From his origins as an independent songwriter to his current gig recording and touring with Maroon 5, keyboardist PJ Morton has moved steadily from one success to another. Now he's come full circle with the release of his own EP, Following My First Mind, on Lil Wayne's Young Money imprint. "People are really digging it," he says. "I think my audience mirrors the type of fan that I am: a person who listens to all types of music, with very eclectic taste, but always energetic."

The EP's first single, "Heavy," featuring Maroon 5 singer Adam Levine, was released in March 2012. "We were out on the road when I recorded it, and we were just having fun. And eventually these songs started to link together and make sense to me. It was an evolution, for sure."

Morton's musical path began in New Orleans, where he grew up steeped in sound, from gospel (his father was a well-known pastor) to classic pop. "I learned to respect music early on," he notes. "That rich history is instilled in you before you really know what it is. That's why even if I do some current hip-hop beats on top of melodic stuff, I always have some real instruments going on - some horns, some strings. Growing up in New Orleans, you appreciate the real thing."

In his early teens, PJ Morton began to write gospel songs and placed his first song professionally when he was just 15. But his biggest break came quite by accident when he crossed paths with India.Arie when he was a junior at Morehouse College in Atlanta.

"It was really a fluke," he recalls. "We lived in the same apartment complex. She heard me playing the piano in the lobby, and she came down and started singing. I didn't know who she was, but we started talking about Stevie Wonder and connected on that. She had finished her first record by then, but when the second record came around, she let me give her a song."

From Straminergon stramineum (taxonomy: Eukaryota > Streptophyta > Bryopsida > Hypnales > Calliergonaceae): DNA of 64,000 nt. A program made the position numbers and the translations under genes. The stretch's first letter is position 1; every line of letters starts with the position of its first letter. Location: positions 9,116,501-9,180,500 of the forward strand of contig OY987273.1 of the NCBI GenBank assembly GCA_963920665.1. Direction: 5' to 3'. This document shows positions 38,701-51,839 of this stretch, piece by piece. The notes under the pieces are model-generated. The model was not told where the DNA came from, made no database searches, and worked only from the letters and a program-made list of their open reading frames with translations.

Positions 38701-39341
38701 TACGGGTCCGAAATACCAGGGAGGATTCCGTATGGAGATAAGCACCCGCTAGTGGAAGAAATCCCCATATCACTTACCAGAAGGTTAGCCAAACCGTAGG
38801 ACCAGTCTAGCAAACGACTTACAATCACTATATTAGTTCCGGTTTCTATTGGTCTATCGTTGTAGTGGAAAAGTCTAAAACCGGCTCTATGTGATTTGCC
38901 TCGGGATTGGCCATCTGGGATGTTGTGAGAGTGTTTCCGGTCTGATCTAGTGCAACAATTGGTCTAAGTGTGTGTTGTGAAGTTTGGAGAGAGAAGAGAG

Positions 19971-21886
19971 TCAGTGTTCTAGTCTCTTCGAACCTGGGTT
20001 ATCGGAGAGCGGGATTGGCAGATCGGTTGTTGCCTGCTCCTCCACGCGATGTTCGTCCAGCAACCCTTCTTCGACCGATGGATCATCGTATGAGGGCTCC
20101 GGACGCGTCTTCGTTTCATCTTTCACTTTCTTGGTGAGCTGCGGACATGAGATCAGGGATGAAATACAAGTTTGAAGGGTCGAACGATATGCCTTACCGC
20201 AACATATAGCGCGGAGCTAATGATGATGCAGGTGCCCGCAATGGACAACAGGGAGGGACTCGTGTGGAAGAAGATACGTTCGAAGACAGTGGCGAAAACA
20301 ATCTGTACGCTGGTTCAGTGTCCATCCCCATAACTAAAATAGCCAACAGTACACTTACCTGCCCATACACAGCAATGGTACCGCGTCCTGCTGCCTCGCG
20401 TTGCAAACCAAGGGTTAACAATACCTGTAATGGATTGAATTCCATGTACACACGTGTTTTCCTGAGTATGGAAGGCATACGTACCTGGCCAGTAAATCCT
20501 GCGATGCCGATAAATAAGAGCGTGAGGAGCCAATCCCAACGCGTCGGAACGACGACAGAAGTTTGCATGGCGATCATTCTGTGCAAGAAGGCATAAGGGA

That song, "Interested," was added as a bonus track on India.Arie's GRAMMY®-winning album Voyage to India. "It was kind of overwhelming," PJ says. "Jumping into mainstream music was something that I never thought I'd be able to do. It let me know that I was on the right path, and that I should keep on doing what I was doing!"

Morton continued to chart his course as a songwriter and keyboardist, working with Jermaine Dupri and artists such as Monica and American Idol winner Ruben Studdard before joining Maroon 5 on additional keyboards and backing vocals for their 2010 tour. When Jesse Carmichael, the band's longtime keyboardist, went on an indefinite hiatus in early 2012, PJ was ready to fill in.

Fresh off the road promoting his own EP, PJ is now gearing up for an extended tour with Maroon 5, along with his new favorite keyboards: the 76-key Yamaha Motif XF7 and 88-key Motif XF8.

I've been a fan of the Motif for years, but sonically, the XF has knocked it out of the park.

"I've been a fan of the Motif for years," he says. "But sonically, the XF has knocked it out of the park. Maybe it's the sample rate, but it really feels good and warm. The Motif has always been a core keyboard for me, because I know I can kind of get everything I need out of it. Besides the specific sounds from specific keyboards that were used on the record, I can get the solid piano sound, the solid string sounds - the whole gamut of what I need to create."

Even in guitar-driven Maroon 5 songs, keyboards play an essential role, Morton says: "A lot of times, piano is the core of what's going on. If it's a song like 'Won't Go Home Without You,' it's kind of like the song is standing on the shoulders of the piano. And in 'This Love,' the piano is the pulse of the whole song. Keyboards are the glue that keeps everything together."

As he travels the world in support of Maroon 5's fourth studio album, Overexposed, PJ plans to continue to work on his own music, eventually expanding his current EP to a full-length album. "I've been blessed to do some amazing things already, things I never thought I'd do," he says. "I just want to continue to grow, and continue to touch people with this music - Maroon 5 as well as my solo stuff. Make people feel something, even if it makes them mad at me." He laughs. "Wherever that leads me, I'm down with that. It's been great already so far."

(Photography Credit: Rob Shanahan)